Uncovering Adamolekun’s Autobiography


Yinka Olatunbosun

The white and blue carriers bags labelled, “I Remember” were distributed freely amongst the guests milling around the auditorium at the Nigerian Institute of International Affairs (NIIA) at Victoria Island recently as the notable scholar in the field of public administration, Professor Ladipo Adamolekun made a public presentation of his autobiography, “I Remember’’.

The memories of his days as a student at the University of Ibadan, Obafemi Awolowo University and Oxford University were recalled in this literary effort by the author who was surrounded by friends, colleagues and loved ones. It’s been a long wait for this book and that is not to subtly complain about the queues for the author’s autograph. Prof Adamolekun has been honoured with many awards within and beyond the Nigerian borders, one of which is the Nigerian National Order of Merit (NNOM) award which is considered as the highest national prize for academic and intellectual attainment.

In this fresh piece split into six parts, he recounted his steady strides towards a career in teaching, research and academic administration. Published by Safari Books Limited, I Remember is an inspiration to all especially young children raised in a large family setting. The author is the 14th child in a family of 19 children and had the good fortune of being raised by parents who placed a premium on education. And since the age of 19, the author had kept a diary-a trait inherited from his parents- which has now resulted in what the reviewer, Professor Anthony Akinola referred to as “a most authentically-documented personal history.’’ The reviewer also read keenly and discovered that the author’s relationships with family and friends had been the fulcrum of his intellectual development.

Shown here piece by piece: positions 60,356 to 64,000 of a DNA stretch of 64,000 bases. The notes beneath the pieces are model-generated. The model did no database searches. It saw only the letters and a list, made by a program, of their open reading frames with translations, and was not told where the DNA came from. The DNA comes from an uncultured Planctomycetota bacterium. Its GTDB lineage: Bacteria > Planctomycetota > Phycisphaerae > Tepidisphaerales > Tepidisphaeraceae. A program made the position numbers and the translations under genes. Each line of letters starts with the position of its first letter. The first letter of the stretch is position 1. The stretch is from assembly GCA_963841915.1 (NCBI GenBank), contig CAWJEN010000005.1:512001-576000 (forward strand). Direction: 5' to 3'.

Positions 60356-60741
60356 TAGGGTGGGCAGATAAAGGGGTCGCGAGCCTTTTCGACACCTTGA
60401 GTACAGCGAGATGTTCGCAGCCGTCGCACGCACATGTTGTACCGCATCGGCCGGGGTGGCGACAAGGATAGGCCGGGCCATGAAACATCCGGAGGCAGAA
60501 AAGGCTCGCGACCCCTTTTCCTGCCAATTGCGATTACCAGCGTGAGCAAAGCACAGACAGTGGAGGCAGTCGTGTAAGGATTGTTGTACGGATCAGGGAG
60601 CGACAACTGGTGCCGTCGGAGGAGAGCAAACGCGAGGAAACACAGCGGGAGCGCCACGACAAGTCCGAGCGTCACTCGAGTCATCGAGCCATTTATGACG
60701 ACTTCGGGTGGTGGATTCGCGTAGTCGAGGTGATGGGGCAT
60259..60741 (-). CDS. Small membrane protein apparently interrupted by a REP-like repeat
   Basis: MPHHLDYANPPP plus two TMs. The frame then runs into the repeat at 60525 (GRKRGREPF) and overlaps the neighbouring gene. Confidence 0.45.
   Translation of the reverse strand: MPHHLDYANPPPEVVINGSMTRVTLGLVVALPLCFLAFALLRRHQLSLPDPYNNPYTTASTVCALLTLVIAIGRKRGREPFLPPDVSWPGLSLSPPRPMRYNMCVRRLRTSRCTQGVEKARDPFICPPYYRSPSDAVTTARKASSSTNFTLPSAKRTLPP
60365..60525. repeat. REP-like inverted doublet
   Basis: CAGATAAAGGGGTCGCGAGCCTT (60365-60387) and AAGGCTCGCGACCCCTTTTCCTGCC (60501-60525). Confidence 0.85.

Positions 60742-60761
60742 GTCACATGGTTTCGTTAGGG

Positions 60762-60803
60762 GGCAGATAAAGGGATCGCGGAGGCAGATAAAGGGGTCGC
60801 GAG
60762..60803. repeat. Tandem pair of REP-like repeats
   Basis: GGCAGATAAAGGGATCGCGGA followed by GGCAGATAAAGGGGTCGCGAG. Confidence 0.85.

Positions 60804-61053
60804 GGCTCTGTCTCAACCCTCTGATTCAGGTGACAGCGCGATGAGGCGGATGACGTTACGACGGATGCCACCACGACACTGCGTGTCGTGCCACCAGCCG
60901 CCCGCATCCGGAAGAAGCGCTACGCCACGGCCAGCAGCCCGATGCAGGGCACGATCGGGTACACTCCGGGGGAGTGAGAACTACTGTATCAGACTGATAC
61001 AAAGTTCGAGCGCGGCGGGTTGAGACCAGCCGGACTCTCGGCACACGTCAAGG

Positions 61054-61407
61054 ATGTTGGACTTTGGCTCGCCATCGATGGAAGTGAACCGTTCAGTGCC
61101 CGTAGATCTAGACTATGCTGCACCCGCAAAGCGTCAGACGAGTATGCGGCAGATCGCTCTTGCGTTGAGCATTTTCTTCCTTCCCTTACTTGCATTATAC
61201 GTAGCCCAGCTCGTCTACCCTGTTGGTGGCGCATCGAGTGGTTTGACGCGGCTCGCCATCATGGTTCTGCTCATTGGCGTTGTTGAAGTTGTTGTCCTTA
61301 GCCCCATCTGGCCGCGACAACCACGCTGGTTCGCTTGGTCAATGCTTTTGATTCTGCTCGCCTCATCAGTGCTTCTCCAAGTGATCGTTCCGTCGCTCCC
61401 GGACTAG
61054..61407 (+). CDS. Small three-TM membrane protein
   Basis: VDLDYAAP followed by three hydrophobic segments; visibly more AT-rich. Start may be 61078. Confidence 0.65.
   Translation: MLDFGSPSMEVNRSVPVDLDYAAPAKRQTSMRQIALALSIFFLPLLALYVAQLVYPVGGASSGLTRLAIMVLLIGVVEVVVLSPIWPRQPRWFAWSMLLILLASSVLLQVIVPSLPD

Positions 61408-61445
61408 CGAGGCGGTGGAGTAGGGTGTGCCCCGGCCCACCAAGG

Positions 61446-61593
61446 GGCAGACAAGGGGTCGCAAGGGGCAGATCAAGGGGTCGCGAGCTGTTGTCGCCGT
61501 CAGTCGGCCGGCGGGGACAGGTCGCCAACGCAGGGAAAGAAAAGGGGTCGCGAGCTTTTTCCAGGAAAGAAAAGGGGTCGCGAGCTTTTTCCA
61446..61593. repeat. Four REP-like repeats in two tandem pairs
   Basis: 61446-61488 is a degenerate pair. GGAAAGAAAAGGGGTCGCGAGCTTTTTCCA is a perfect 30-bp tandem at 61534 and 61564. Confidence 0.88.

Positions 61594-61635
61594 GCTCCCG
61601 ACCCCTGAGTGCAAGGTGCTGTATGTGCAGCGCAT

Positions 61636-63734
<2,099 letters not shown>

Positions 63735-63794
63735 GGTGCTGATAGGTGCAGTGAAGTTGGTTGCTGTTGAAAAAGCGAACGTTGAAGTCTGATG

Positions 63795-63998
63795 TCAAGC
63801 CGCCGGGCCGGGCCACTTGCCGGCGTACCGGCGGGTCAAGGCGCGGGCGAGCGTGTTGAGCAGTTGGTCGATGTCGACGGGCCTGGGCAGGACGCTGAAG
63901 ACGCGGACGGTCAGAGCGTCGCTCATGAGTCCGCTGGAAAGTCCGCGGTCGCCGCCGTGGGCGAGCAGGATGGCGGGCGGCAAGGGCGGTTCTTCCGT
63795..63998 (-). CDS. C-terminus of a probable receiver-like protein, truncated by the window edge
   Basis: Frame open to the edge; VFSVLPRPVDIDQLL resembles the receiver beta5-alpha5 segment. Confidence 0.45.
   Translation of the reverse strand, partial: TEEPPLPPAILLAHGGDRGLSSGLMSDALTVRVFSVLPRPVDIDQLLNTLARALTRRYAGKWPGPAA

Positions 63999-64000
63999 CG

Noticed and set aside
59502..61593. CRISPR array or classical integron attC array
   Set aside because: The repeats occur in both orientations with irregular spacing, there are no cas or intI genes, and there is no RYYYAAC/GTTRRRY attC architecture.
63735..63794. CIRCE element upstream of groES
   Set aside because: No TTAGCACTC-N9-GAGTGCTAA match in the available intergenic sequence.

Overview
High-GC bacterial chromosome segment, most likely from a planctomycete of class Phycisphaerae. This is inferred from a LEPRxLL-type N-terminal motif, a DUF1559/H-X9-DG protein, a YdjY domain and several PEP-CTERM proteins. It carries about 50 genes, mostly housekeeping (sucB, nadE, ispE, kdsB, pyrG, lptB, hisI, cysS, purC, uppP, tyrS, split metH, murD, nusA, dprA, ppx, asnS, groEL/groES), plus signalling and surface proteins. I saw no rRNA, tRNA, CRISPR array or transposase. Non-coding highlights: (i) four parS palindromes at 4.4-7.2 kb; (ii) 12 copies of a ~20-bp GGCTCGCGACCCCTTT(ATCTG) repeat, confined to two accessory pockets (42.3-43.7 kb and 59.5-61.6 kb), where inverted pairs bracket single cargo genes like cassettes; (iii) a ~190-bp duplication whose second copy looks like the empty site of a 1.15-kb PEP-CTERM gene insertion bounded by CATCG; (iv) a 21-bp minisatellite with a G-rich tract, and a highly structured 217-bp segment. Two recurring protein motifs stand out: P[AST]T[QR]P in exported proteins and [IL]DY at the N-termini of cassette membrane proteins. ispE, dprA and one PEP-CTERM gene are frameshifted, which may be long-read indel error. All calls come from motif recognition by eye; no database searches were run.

“I Remember shows me clearly how central family values, religion, life-long bonding of family and friendship, and the passion for truth and commitment to searching for it, scarce commodities in our current predicament, characterised by the search for crass materialism, have combined to define and shape his development and maturity. But what also makes reading I Remember refreshing and worthwhile is that, contrary to the conclusion in the epigram above, it provides evidence, in the form of the life of Ladi, that even in such an inclement climate, the intellectual vocation, like missionary work, need not be frustrating but has its satisfying reward. For what has emerged from, indeed the subtheme running through I Remember is the reasoned narrative of a supremely fulfilled life, dedicated to the service of state and society, and intended to serve as a model, in the form of “A Note for the Millennials”, its closing chapter,’’ the reviewer remarked.

He proceeded to describe the book as a work of solid scholarship and one, which, in line with the author’s characteristic simplicity and attention to details, is clear, well-written in simple language, well-edited, well-proof read and witty in several places, making for easy reading . He added that I Remember stands different from several self-serving and ghost-written autobiographies, which have surfaced in Nigeria in recent years.